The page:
The water-filled pore of an ion channel is important in transporting ions across the cell membrane. But how does this water-filled pore work?
Well, we know that ions attract water because water is bipolar: it has an unequal distribution of charges. The oxygen atoms tend to attract electrons, so it has a slightly negative charge, while the hydrogen atom tends to give up electrons, so it has a slightly positive charge.
So, with O atoms being negative and H atoms being positive, O atoms attract cations, and H atoms attract anions. In a similar fashion, ions attract water: in fact, they become surrounded by water, as spheres/waters of hydration.
Now, because ions in solution are surrounded by these spheres of hydration, the ease with which an ion flows through a solution depends more on the size of the ion coupled with the sphere of water surrounding that ion.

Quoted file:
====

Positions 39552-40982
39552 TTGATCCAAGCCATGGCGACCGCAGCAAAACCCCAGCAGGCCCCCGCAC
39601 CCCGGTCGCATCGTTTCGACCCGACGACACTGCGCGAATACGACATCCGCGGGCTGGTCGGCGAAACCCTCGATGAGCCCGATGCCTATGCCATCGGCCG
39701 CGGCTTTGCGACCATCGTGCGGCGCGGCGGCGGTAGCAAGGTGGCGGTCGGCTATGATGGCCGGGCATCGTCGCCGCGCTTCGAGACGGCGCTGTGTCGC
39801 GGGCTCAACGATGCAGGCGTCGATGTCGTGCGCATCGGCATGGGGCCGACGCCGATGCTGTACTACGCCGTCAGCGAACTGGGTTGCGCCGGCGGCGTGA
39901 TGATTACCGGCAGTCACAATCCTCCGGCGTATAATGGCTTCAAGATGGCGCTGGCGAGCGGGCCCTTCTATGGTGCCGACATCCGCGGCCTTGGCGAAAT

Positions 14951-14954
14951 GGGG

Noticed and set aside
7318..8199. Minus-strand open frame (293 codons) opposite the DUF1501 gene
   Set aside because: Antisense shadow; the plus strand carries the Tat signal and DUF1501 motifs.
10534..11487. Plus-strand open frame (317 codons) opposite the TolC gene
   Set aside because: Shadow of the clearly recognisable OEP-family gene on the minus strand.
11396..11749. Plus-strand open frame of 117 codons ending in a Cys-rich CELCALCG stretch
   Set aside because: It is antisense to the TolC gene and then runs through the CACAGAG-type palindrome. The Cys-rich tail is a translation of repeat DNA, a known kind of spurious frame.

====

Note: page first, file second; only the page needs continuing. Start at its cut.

This seems counterintuitive to me at first glance, but, smaller ions tend to have lower mobility through a membrane. Why is this?
Well, the smaller the ion, the more localized the charge, and so the stronger its electric field. Therefore, the smaller the ion, the stronger it attracts water.
So, let’s compare Na and K ions. K ions are larger than Na ions, so the supposedly “intuitive” thought would be, well, the larger ion would move slower because it’s heavier, or something like that. Instead, as Na, the smaller ion compared to K, moves through solution, its stronger electrostatic attraction to water causes its sphere of hydration to be larger. This slows down Na compared to K, which would have a smaller sphere because it’s a larger ion.
Therefore, nature has constructed, via the ideas presented in this article, an ion channel that is selective for K ions over Na. Now, of course, ion transporter proteins are still present and important, and may be even more so than these water-filled pores.
Fascinating, isn’t it!
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